2. The Test Construction Process

The second Guardians requirement is that the test-makers must use reasonable competence in constructing the test. As described in the Disparate Impact Opinion, Guardians offers two points of guidance on this issue. First, civil service examinations should be constructed by testing professionals rather than lay employees. Guardians, 630 F.2d at 96 ("[E]mployment testing is a task of sufficient difficulty to suggest that an employer dispenses with expert assistance at his peril."). Second, exam questions should be tested on a sample population to roughly determine whether they accurately measure the targeted abilities and to ensure that they are comprehensible and unambiguous. Id.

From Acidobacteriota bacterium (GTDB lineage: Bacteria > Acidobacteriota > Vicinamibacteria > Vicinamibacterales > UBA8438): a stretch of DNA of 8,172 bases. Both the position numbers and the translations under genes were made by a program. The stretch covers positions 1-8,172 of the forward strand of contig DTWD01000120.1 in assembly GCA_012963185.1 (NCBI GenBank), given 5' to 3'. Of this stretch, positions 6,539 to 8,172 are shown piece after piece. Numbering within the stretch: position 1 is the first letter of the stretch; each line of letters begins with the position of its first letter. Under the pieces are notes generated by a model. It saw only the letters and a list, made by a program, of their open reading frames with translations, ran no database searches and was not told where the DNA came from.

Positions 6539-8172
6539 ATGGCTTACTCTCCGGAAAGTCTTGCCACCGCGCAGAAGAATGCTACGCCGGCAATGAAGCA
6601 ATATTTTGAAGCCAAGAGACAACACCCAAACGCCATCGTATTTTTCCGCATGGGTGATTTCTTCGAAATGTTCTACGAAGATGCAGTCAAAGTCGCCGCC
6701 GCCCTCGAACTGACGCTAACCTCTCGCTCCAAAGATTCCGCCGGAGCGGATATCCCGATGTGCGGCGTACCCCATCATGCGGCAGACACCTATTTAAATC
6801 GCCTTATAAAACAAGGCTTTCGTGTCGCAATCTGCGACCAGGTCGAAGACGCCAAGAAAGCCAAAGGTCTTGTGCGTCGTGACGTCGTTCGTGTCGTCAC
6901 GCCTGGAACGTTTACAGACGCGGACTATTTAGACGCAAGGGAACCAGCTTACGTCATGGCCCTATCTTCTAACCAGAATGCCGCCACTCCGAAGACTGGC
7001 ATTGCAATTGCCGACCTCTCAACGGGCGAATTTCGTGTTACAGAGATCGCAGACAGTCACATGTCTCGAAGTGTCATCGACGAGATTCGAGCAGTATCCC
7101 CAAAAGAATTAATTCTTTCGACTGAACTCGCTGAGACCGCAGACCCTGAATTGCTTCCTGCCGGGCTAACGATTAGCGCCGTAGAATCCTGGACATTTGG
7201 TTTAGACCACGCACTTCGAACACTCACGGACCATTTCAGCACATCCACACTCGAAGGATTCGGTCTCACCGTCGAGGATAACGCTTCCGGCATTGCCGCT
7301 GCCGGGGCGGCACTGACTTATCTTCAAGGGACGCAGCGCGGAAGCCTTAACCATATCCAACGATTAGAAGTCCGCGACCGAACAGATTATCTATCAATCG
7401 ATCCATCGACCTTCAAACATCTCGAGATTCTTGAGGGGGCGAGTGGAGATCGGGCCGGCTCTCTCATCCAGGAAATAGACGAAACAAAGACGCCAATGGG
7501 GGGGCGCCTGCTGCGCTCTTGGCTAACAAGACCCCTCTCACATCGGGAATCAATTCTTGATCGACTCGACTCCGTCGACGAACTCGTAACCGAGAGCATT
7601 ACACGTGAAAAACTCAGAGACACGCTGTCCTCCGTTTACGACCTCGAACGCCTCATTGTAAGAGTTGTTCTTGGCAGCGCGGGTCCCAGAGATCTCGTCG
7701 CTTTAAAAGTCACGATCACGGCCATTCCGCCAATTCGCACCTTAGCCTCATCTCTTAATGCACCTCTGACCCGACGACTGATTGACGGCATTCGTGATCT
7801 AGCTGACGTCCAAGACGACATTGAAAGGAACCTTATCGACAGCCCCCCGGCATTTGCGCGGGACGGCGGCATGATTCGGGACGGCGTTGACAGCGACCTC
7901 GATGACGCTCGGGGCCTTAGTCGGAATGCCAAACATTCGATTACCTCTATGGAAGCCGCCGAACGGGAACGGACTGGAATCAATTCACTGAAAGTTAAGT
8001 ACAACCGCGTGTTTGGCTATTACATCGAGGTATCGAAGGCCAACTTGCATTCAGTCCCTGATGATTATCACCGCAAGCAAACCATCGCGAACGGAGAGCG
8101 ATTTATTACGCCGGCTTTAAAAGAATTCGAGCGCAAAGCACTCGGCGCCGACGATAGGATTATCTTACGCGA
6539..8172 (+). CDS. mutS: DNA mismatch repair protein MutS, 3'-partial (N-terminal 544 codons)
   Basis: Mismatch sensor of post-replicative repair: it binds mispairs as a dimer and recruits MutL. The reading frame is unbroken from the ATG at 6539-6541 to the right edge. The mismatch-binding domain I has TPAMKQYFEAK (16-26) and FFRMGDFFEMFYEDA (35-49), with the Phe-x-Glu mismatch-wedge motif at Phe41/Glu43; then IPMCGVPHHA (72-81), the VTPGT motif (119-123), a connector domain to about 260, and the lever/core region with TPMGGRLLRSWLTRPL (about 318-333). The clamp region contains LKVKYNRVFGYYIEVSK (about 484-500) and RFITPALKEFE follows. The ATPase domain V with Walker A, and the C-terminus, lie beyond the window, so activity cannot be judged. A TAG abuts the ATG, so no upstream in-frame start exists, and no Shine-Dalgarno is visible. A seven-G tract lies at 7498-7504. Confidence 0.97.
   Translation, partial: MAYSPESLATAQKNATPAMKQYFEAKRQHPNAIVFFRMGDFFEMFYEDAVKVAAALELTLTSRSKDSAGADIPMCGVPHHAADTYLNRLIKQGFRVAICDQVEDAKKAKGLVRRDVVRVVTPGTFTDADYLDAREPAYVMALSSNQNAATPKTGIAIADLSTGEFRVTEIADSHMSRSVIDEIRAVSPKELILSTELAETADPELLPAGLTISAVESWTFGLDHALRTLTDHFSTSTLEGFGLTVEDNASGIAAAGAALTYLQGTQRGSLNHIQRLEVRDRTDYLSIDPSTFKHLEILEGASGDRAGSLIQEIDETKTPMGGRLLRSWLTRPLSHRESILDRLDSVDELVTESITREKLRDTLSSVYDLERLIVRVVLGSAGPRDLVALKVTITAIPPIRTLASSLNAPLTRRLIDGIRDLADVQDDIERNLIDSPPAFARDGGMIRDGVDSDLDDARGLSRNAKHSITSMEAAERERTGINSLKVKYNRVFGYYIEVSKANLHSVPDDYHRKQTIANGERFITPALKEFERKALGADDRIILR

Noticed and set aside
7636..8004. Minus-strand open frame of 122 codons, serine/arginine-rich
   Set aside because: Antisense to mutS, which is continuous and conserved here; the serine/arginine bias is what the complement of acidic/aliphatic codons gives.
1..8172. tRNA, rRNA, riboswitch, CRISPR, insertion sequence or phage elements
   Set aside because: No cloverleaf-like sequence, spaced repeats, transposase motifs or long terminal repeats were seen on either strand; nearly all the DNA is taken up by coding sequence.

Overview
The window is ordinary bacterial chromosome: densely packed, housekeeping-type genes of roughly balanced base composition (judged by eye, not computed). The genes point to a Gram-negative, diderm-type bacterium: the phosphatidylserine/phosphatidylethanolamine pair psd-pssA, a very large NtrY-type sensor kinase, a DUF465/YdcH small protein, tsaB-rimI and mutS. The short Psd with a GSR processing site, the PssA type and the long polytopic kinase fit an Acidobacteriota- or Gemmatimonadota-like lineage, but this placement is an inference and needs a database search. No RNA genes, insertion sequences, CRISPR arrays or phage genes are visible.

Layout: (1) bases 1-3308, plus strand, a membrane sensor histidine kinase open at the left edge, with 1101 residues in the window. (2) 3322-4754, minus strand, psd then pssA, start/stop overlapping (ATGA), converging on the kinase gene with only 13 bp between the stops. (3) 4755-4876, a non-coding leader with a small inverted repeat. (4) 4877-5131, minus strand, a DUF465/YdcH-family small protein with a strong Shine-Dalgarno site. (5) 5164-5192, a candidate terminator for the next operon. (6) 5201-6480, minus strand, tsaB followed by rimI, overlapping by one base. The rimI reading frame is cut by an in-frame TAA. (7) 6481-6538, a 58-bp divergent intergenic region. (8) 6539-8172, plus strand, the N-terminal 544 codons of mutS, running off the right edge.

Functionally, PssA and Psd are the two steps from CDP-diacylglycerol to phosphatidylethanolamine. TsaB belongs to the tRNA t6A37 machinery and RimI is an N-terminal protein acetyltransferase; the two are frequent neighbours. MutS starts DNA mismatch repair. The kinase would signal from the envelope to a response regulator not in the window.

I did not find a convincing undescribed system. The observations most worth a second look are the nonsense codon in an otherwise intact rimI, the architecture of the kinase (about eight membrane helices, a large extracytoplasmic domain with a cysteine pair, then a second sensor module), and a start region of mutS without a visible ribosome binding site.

The City retained a test-preparation specialist, Dr. Cline, to oversee the construction process. But just as it did with Exams 7029 and 2043, the City erred by permitting firefighters to write test items, in this case for the cognitive component of the exam. (See Pl. PFF ¶¶ 75-77; D.I. Op., 637 F. Supp. 2d at 115.) Guardians explicitly warns employers not to leave item-drafting to lay employees, "who may have . . . expertise in identifying tasks involved in their job but [are] amateurs in the art of test construction." 630 F.2d at 96. It is no defense to say, as the City does, that the items written by firefighters were later reviewed by an expert, since this was precisely the process condemned in Guardians. Id. at 84, 96.